December 30, 2021

Micro greens are very interesting plants, they are neither sprouts nor shrubs, but rather green vegetables harvested shortly after the cotyledon leaves have formed. They are considered small packets filled with high-nutritional value. They initially appeared on chefs' menus in San Francisco in the early 1980s. Micro greens are composed of a central stem, cotyledon leaf or leaves, and frequently the first pair of extremely young genuine leaves.
In this article, we will walk you through lanes of micro greens and narrate to you everything about these tiny green plants.

What are Micro greens?

Micro greens are small vegetable greens that grow to be around 1–3 inches tall (2.5–7.5 cm), depending on the type grown. When the plant reaches beyond this size, it is no longer classified as a micro greens. Fast-growing micro greens, such as many brassicas, have an average crop period of 10–14 days from seeding to harvest. Micro greens that grow slowly, like beets, chard, and many herbs, can take 16-25 days to reach harvest able size. They have a pleasant aroma and a high nutrient content, and they come in a range of colors and textures.


These micro greens are often confused with sprouts, but there are many differences, here's how?

Difference between sprouts and micro greens:


Sprouts are seeds that have fully germinated or have partially germinated. Sprouts have the seed, stem, and root, whereas micro greens are harvested without roots.


Micro greens possess a h4 flavor compared to sprouts and are available in a variety of types, color, and range.

Growing style:

Micro greens are grown in coco peat or other soil-like materials. Micro greens need a lot of light, ideally natural sunshine with low humidity and good air movement. In comparison to sprout processing, micro greens are seeded with a relatively low seed density. Crop times for most types range from one to two weeks, however, others might take up to six weeks. When the cotyledons have fully developed, micro greens are ready to harvest. Typically, scissors are used to cut just above the soil surface, excluding any roots. Some growers offer them while they're still growing, rooted in the trays and ready to cut. Sprout seeds are steeped for eight hours in water and then drained. Inside sprouting equipment or enclosed containers, a high density of seed is placed. Because of the high moisture and humidity levels in the enclosures, the seed germinates quickly. Seeds can also be sprouted in cloth bags drenched in water several times. The sprouting process takes place in dim or very low light environments. The processing is complete after a few days of soaking and repeated rinsing in water (many times a day to avoid rotting), and the sprouts are ready to eat.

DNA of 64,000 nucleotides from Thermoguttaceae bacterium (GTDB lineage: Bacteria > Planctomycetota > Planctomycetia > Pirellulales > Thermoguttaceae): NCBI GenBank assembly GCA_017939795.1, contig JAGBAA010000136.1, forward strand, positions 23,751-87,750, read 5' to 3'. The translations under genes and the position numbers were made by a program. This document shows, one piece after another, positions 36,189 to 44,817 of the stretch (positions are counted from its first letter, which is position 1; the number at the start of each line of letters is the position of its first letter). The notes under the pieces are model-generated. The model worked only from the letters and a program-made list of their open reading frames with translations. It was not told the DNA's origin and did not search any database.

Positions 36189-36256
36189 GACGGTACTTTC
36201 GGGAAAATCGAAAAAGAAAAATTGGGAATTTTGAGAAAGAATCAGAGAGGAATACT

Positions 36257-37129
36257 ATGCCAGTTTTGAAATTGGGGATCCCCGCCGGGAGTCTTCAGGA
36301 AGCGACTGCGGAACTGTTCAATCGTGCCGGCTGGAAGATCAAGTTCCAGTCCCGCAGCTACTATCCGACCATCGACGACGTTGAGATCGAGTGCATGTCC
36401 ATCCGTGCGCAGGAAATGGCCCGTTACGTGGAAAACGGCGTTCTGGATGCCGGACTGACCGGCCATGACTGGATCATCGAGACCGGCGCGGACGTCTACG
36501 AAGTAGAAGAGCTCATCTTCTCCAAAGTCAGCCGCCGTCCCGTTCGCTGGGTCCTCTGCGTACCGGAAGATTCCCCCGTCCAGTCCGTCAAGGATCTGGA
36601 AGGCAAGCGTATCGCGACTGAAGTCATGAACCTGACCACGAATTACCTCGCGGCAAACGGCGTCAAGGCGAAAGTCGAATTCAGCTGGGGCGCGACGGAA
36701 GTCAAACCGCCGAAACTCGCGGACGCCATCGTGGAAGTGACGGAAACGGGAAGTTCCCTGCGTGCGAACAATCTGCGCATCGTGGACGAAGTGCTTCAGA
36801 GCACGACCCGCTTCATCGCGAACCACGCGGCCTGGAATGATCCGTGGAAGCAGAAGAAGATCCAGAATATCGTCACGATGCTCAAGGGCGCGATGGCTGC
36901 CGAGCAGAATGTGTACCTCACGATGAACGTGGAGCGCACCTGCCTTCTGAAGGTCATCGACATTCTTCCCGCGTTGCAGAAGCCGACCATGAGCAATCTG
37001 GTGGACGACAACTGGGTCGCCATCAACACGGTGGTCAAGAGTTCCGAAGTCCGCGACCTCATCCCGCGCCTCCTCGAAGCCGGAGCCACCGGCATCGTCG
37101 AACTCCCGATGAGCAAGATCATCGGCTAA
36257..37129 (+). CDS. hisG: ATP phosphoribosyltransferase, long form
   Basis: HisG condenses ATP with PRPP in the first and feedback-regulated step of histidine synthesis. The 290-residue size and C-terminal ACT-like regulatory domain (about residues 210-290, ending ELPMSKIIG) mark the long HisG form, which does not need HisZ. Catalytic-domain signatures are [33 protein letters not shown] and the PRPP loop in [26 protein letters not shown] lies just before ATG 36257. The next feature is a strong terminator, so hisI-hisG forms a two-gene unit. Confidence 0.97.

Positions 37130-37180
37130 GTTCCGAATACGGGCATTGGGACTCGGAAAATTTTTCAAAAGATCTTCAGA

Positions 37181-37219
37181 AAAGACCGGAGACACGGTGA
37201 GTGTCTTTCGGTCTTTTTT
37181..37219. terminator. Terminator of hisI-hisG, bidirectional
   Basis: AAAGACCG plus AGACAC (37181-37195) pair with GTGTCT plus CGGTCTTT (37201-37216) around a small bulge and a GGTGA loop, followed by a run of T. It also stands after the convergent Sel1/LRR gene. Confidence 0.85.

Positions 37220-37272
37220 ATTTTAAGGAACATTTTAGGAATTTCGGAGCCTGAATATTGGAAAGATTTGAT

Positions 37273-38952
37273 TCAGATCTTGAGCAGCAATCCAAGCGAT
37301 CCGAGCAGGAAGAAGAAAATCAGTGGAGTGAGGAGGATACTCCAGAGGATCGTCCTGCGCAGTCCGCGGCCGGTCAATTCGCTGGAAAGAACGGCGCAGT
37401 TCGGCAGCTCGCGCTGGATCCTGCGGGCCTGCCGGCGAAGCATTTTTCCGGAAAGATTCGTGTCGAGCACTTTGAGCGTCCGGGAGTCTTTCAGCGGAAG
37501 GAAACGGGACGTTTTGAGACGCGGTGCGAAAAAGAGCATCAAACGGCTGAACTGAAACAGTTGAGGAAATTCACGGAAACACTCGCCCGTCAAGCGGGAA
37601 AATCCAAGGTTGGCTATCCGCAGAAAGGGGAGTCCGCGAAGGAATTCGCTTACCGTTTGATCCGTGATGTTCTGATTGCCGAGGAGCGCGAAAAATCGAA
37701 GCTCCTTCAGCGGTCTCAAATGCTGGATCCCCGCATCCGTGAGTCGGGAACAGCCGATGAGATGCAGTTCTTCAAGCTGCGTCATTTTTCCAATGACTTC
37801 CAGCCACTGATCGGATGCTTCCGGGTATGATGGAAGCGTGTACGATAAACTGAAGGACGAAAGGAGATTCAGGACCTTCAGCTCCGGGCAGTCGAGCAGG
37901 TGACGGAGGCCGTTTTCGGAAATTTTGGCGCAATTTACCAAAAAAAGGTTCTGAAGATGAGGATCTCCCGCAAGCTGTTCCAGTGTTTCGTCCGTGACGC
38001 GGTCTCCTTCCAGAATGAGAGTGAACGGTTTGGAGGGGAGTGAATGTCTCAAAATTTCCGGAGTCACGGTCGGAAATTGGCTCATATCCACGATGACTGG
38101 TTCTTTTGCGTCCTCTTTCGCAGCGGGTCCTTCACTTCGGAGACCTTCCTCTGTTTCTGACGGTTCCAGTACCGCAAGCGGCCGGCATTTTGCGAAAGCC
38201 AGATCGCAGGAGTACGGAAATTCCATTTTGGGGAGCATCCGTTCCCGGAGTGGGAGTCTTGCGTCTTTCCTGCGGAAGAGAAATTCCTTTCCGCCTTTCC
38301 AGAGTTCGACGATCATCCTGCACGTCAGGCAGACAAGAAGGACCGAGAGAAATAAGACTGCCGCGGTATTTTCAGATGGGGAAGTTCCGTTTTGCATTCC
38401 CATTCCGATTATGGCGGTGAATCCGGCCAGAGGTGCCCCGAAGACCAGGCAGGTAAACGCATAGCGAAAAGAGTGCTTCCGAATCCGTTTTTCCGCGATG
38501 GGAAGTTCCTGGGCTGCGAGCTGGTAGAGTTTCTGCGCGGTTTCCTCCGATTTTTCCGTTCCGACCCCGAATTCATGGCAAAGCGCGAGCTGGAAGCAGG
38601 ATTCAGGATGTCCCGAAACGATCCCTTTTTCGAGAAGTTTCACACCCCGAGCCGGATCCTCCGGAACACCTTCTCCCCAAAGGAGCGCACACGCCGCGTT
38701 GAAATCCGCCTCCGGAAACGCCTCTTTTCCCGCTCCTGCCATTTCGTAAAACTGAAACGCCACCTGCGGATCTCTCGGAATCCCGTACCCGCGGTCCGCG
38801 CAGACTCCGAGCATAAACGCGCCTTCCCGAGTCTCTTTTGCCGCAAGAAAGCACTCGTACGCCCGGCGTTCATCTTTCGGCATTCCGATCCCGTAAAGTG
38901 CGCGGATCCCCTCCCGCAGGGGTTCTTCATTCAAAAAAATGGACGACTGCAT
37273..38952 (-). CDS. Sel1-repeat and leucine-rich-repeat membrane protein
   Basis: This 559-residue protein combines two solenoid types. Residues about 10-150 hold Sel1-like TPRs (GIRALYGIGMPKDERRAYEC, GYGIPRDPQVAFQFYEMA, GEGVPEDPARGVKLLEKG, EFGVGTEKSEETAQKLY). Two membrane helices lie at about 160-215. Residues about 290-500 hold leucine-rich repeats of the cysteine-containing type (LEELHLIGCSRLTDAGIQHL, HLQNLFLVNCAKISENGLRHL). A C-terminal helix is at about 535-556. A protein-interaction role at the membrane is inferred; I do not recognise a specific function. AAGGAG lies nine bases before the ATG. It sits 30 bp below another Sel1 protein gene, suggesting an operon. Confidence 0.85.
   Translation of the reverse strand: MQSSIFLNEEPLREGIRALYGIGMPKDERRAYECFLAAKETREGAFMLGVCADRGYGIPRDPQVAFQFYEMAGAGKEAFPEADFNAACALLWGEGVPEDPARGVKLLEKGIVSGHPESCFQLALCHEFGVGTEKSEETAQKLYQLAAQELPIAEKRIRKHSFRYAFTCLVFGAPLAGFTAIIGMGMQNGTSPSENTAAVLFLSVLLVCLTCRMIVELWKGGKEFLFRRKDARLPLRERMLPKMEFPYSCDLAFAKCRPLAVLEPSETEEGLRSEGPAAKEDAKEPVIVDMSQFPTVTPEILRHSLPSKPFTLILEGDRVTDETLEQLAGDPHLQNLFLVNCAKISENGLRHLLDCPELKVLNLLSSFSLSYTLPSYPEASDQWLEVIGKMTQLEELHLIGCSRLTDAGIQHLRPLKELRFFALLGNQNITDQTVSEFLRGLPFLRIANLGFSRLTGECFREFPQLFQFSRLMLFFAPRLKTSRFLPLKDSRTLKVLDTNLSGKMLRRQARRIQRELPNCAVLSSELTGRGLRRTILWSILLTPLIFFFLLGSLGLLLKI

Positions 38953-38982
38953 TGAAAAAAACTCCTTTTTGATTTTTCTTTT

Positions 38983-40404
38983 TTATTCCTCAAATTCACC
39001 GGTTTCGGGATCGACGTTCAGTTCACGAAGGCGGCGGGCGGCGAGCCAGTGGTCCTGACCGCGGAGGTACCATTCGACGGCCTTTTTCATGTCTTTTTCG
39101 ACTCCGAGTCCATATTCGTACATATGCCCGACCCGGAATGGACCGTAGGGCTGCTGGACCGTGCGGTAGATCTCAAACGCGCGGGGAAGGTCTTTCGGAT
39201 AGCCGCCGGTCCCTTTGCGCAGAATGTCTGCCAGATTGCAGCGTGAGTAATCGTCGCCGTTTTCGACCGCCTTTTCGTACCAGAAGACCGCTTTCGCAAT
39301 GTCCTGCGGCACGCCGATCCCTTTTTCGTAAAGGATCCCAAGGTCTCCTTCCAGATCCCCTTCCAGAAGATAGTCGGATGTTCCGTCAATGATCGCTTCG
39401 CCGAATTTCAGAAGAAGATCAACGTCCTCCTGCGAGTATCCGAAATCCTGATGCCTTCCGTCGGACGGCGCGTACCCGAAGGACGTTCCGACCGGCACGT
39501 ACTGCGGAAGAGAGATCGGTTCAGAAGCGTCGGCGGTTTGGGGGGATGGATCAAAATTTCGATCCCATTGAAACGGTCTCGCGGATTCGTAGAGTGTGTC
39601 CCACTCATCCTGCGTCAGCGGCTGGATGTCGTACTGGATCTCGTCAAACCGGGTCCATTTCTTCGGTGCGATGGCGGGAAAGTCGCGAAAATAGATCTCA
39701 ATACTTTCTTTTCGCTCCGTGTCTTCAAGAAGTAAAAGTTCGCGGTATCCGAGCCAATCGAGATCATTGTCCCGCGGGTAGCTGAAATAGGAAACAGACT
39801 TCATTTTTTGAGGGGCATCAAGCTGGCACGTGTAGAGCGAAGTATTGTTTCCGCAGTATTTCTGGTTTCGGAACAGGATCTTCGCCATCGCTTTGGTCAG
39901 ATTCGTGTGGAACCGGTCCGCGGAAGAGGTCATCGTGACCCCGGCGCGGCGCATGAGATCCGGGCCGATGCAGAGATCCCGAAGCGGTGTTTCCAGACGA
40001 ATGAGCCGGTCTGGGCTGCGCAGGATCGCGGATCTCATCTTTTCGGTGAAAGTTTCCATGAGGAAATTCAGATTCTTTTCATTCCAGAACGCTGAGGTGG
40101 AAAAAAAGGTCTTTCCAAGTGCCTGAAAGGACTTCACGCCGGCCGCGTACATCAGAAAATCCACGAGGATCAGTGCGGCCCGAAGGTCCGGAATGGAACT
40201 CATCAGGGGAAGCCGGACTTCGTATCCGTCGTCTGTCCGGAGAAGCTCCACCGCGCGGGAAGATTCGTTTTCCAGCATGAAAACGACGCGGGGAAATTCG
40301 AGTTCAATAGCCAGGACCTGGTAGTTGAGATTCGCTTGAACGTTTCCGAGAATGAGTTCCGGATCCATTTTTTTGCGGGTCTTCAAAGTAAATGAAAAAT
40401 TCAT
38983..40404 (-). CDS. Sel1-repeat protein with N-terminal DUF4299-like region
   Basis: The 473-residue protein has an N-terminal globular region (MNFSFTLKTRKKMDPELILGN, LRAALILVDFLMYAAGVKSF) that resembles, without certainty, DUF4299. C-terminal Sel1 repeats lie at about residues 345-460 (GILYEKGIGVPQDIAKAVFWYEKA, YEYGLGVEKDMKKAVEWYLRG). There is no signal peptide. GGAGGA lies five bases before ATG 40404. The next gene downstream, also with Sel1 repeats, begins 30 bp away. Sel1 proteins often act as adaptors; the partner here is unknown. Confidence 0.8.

Different types of micro greens:

Now that we've learned a little bit about micro greens, we can move on to the fact that there are different types of micro greens. They are broadly categorized as Broccoli, Spinach, Rocket, Beetroot, Mustard, Fennel, Mizuna, and Basil.

Broccoli micro greens:

Micro broccoli has a peppery flavor that is distinct from the full-grown plant and will pack a punch in salads and omelets.

Spinach micro greens:

The mild, nutrient-dense leaves are great for salads, especially when combined with other peppery plants, or thrown into risotto or an omelet.

Rocket micro greens:

Growing peppery micro rocket leaves is an excellent approach to prevent the problem of flea beetles, which can harm adult plants. Use to give salads a peppery kick.

Beetroot micro greens:
Add a pop of color and a subtle, earthy flavor to green salads with red-stemmed leaves. It's also great sprinkled on grilled mackerel.
Mustard micro greens:

Choose frilly and red-leafed kinds for added interest, then sprinkle through stir-fries and other Asian meals for a fiery treat.